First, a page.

Thread: Strage memory behavior

  1. #1
    Registered User
    Join Date
    Nov 2006

    Strage memory behavior

    Any one has any idea why this code if causing glibc errors?
    It seems that for some reason casting the buffer to something and then using it,
    would mess up with the delete comming up later. If I change that from dynamic
    allocation to simple static allocation (just char a[sizeof(s)]) and remove the delete
    at the end, everything is fine.

    class A {
          ~A() { std::cout << "I'm dying" << std::endl; }
    struct s {
       A ty;
       int a;
       float b;
       bool c;
    int main() {
       char *a = new char(sizeof(s));
       //char a[sizeof(s)];
       s *obj = (s*)a;
       obj->ty = A();
       obj->a = 5;
       obj->b = 6;
       obj->c = true;
       for (int i=0;i<sizeof(s);i++) {
          std::cout << "a[" << i << "]=" << *a++ << std::endl;
       delete a;
       return 0;

  2. #2
    Registered User
    Join Date
    Oct 2001
    >   for (int i=0;i<sizeof(s);i++) {
    >      std::cout << "a[" << i << "]=" << *a++ << std::endl;
    You increment a several times, so a no longer points the the beginning of its allocated memory.
    >   delete a;
    Then you try to delete a, but it's been incremented above. By the way, this should be:
    delete []a;

  3. #3
    Cat without Hat CornedBee's Avatar
    Join Date
    Apr 2003
    > char *a = new char(sizeof(s));

    This allocates a single character with an initial value of sizeof(s). What you want is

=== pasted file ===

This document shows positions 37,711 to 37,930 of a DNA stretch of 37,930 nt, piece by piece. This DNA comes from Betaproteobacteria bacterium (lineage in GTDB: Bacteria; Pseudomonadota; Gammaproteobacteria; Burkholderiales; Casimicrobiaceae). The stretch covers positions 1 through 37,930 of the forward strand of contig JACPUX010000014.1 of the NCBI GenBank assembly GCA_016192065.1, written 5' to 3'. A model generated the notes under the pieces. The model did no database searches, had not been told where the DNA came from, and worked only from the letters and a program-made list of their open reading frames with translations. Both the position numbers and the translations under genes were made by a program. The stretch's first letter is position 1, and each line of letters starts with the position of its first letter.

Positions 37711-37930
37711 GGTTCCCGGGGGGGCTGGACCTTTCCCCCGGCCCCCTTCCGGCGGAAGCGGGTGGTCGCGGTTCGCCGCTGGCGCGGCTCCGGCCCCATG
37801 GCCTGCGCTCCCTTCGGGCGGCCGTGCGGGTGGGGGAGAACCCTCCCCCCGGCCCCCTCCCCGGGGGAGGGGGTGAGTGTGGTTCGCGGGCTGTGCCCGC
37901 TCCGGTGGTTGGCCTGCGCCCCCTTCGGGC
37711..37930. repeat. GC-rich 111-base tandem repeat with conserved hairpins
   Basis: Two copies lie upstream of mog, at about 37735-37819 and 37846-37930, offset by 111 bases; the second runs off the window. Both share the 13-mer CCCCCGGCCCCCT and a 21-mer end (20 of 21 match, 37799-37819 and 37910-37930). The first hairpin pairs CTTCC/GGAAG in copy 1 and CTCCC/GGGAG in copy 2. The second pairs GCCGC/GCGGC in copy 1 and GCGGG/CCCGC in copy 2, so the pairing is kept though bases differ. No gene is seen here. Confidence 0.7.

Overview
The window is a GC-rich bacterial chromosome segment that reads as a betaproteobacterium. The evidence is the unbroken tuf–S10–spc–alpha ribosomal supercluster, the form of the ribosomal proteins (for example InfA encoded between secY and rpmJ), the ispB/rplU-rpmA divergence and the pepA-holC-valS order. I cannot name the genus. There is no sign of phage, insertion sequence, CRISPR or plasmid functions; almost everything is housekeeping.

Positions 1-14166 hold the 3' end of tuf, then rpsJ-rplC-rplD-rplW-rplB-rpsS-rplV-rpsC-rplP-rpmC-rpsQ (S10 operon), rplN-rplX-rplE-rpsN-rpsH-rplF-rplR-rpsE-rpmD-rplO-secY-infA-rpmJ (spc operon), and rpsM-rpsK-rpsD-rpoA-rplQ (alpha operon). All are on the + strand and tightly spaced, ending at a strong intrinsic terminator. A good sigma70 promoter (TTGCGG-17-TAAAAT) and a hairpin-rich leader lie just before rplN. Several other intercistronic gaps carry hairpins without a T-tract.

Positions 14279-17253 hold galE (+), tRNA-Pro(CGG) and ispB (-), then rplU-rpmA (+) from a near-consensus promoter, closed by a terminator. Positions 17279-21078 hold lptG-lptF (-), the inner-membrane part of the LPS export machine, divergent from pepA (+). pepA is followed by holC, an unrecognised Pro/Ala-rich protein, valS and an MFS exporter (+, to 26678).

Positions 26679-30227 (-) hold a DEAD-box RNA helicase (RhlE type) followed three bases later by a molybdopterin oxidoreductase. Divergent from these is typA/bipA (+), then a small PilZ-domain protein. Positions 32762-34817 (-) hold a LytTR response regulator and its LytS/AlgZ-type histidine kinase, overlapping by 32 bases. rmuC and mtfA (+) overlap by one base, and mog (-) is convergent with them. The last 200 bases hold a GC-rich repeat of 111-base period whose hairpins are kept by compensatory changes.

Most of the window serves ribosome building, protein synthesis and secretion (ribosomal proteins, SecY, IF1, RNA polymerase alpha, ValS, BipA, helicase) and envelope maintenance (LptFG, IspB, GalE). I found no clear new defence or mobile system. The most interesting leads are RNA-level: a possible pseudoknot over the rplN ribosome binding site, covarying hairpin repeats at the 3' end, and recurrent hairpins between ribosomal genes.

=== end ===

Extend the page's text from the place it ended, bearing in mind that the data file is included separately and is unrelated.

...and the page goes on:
char *a = new char[sizeof(s)];

    And that's still undefined behaviour, due to reinterpretation cast. There might be some platforms out there that happily give you an alignment error, causing your application to crash. Note: while the block of memory allocated by the underlying operator new[]() is guaranteed to be suitably aligned for any object type, there is no such guarantee on the pointer return by new[] itself.
    It's also undefined behaviour because you're dereferencing a pointer to an uninitialized non-POD type. (Class A has a destructor, thus it's non-POD. Struct s contains an A, thus it's non-POD.)

    If you want raw memory, call operator new() directly. Don't allocate char arrays with new[] unless you actually want char arrays.
    All the buzzt!

    "There is not now, nor has there ever been, nor will there ever be, any programming language in which it is the least bit difficult to write bad code."
    - Flon's Law

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